To paraphrase an alcohol awareness slogan, it's time to say yeah, nah, and ease up on the junk.
This week, Associate Health Minister Peeni Henare said sugar taxes and warning labels should be considered to "turn the tide" on a diabetes disaster causing more than 1000 amputations every year.
"I'm a parent [with] young kids. As much as we try and encourage them to live healthy lives they are exposed to these things all the time... [sugar taxes and warning labels] are, I think, tools that should be considered."
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Labelling has long been the popular topic around reducing the harm from this nation's obsession with fatty and sugary foods but, in reality, will never be enough. Some of our most popular and worst choices, bundles of fish and chips or homemade pavlova, are hardly likely to come stickered with aversive health warnings.
Henare clearly understands this and further proposes talking to Pharmac about better drugs to treat and prevent diabetes. Drugs currently available here are among the worst in the developed world.
Another possibility is using his role as minister responsible for the Health Promotion Agency to suggest a major campaign around the threat of diabetes, similar to past efforts on drink-driving and smoking. Here's where the counter attack could really fly.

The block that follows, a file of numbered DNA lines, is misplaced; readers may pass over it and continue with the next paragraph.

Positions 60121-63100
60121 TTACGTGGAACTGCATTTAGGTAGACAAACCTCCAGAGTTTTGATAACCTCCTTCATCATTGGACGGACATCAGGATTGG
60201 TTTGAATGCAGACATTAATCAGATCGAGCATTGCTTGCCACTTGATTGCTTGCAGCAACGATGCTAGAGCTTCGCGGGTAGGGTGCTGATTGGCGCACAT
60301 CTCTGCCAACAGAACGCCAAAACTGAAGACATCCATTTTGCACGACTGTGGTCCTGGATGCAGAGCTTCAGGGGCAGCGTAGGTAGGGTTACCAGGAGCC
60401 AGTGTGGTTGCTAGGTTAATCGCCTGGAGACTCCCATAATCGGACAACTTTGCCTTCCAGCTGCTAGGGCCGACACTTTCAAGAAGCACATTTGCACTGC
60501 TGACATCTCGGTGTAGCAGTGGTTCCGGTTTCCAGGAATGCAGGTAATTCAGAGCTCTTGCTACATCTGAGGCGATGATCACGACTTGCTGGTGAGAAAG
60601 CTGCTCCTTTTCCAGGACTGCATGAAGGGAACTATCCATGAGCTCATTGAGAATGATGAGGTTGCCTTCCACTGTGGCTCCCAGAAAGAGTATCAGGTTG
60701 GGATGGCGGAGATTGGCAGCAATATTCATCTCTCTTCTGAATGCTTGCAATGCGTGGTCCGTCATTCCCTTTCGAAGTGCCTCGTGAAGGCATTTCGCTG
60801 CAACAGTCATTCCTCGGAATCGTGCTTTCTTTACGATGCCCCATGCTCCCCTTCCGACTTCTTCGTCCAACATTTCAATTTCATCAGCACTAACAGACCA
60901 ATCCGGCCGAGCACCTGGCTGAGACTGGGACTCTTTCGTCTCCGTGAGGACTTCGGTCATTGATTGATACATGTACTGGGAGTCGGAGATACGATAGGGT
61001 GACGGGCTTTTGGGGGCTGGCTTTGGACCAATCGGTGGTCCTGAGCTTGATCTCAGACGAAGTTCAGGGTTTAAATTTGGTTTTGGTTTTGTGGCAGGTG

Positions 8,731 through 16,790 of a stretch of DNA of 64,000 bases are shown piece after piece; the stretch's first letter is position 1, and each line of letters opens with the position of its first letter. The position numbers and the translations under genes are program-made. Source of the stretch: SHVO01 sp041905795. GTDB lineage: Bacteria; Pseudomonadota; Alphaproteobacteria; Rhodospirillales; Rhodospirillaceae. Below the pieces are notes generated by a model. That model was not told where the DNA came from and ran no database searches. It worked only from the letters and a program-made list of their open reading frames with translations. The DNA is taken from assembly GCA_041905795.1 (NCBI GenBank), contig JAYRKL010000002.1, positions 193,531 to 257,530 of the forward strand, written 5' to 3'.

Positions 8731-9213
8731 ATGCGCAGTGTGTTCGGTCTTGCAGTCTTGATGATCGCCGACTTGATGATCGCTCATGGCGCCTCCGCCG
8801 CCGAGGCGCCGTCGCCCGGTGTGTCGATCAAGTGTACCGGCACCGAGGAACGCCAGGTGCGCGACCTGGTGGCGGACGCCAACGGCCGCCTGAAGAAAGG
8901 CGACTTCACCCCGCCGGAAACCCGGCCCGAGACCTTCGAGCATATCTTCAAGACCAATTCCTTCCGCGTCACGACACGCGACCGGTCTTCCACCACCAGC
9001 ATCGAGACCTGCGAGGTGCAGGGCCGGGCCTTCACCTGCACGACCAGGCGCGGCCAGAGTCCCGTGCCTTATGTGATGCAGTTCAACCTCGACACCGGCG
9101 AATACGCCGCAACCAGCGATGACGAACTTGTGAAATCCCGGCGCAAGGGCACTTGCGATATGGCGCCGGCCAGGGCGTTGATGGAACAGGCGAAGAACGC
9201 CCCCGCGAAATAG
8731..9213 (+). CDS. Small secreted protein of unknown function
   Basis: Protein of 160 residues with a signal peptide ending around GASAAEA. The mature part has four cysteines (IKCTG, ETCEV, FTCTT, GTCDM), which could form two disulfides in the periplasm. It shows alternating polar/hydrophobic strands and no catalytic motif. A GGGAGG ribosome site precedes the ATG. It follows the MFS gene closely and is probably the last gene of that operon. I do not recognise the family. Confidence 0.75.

Effective campaigns have helped curb our behaviours around drinking and cigarettes. Each of the past few generations has grown up with repeated exposure to warnings, and rates of smoking and drink-driving have dropped as a result.
Sure, there have also been punitive measures, such as hefty taxes on tobacco and harsher penalties for drink driving, but today's batch of young adults are very aware of the harms caused by driving over the limit and cigarette habits.
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Taxes on selected foods seem an unpalatable choice for governments, self-regulation is an anathema to manufacturers and suppliers. But public service messages could be a powerful tool in promoting healthier eating and drinking choices.
Call it fat shaming if you will. Or call it what it is: Stupid choices which are costing us all far too much.